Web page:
Man United’s pursuit of Mason Mount and the importance of knowing when to walk away

If Manchester United walk away from negotiations for Mason Mount after Chelsea rejected a third bid from them, worth £55m, it would have merit. People at Old Trafford feel that selling clubs impose a “United tax” on transfers, driving up the price of players, just because of who is calling.

Their director of football John Murtough experienced this last year with a young player he knew had been offered for £15 million ($18.9 million). When United called his club, that fee nearly doubled to £28m. The only way to stop it is to say no, go ahead and sign another player in the same position. Repeatedly.

The problem is that United have a track record over the past decade of becoming fixated on their goals and eventually succumbing to demands. Antony is an example of that. Early in the summer of 2022, United said they would not pay Ajax more than £60m for him. Eight weeks later, as the transfer deadline approached, they agreed an £85m deal.

Edwin van der Sar, Ajax’s managing director at the time, explained the process from his side and told Athletics: “We would have liked to have kept him here for a year longer – there was no dire need to sell him, we had money in the bank – but the fee was so high. We challenged United to go as far as possible.”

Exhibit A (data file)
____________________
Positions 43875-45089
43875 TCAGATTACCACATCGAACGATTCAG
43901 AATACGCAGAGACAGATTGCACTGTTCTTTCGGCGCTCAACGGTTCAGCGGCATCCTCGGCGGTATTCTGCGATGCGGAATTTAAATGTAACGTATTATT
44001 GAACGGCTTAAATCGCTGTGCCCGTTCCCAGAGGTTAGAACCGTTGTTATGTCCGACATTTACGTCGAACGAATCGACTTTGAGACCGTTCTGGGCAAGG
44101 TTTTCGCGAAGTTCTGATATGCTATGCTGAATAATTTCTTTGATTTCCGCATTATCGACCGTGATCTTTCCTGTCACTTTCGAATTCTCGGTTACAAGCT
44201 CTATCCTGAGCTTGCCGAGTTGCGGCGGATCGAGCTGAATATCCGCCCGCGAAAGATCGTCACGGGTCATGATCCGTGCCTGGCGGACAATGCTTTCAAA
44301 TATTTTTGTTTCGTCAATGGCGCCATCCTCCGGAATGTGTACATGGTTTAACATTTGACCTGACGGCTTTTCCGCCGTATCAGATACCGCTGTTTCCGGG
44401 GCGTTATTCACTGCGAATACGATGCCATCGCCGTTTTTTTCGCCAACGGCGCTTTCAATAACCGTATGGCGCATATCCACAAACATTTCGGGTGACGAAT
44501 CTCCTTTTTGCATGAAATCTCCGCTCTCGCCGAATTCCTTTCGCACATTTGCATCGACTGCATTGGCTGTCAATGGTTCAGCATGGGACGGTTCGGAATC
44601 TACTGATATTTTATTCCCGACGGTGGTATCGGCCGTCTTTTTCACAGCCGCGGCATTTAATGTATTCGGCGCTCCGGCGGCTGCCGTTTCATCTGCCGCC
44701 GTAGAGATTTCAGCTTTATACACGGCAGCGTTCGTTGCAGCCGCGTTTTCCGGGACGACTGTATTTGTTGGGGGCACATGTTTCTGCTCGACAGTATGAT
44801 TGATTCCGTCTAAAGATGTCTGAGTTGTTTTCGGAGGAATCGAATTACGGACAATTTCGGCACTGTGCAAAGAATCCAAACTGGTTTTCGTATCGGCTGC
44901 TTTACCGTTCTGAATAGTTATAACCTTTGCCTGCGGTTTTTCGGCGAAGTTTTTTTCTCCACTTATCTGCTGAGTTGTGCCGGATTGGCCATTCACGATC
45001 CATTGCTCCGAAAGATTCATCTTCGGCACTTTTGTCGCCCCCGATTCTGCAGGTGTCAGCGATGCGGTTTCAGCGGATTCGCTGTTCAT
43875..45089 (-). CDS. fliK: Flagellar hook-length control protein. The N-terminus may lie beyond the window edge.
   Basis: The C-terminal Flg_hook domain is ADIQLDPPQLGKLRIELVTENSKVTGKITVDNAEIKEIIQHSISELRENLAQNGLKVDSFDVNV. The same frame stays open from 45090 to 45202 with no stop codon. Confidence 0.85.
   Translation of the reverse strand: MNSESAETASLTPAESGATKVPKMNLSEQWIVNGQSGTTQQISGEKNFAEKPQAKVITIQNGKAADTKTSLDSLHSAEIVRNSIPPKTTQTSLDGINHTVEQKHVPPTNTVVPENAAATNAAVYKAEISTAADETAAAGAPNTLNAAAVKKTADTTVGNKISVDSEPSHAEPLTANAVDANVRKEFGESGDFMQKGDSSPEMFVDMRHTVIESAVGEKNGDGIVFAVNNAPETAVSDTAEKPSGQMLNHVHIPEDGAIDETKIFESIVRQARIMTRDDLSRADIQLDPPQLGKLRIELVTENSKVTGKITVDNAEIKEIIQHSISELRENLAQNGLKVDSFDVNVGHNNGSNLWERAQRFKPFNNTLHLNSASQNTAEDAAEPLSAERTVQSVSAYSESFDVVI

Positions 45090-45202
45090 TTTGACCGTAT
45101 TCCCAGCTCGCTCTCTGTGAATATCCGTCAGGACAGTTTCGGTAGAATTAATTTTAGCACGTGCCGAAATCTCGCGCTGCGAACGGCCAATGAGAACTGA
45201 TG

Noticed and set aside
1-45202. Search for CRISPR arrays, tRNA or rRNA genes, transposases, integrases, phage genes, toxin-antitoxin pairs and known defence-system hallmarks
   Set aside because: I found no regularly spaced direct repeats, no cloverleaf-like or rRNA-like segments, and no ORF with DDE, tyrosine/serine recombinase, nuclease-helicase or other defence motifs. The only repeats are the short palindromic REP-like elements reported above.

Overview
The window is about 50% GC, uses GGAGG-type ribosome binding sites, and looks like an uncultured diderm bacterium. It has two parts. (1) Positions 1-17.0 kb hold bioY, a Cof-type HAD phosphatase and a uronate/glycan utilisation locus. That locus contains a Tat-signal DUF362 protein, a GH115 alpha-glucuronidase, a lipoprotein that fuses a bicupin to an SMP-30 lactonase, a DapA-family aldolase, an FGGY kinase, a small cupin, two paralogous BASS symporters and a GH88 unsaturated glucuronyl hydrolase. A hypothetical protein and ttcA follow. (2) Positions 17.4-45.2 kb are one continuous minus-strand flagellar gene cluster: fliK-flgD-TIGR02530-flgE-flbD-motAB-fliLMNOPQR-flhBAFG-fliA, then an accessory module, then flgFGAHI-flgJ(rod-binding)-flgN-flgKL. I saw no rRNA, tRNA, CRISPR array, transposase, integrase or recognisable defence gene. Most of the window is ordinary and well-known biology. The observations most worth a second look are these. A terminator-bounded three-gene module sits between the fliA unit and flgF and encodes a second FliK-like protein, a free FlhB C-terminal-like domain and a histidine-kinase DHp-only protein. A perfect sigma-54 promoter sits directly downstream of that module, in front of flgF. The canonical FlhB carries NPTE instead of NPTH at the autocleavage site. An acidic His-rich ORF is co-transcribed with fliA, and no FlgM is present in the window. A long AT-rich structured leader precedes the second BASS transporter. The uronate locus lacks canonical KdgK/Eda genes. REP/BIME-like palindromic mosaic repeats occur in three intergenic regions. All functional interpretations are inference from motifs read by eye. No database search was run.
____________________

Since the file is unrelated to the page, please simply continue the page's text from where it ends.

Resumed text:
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When conversations over a fee begin to sound like an episode of British quiz show Ant & Dec’s Limitless Win, where contestants answer questions to climb a never-ending money ladder, it’s no wonder Chelsea feel they can push for £65m on Mount, despite the player having a year left on his contract and wanting to join United.

Leicester City hit a similar jackpot four years ago, waiting for United, then managed by Ed Woodward, to meet their £80m asking price for Harry Maguire – a world record for a defender.

If there is such a thing as a “United tax”, perhaps it is because the clubs look at the money being made at Old Trafford and believe that some of it should be passed on to them.

Given the interest payments, it’s a waste to use credit to pay for new players when the club generates so much revenue, but Premier League rivals won’t mind that much, only when you see the huge finances at United’s disposal.

Despite the positive revenue news, staff at the club insisted they will not go higher than £55m for Mount and will stop communications if Chelsea show no move, although talks are underway to see if the payment structure can be changed to find an agreement. They have seen Chelsea sell Mateo Kovacic to Manchester City for £30m (£25m, plus £5m in add-ons) this week and question the difference between that fee and their valuation of fellow midfielder Mount, especially given that City are bankrolled by Abu Dhabi’s sovereign wealth.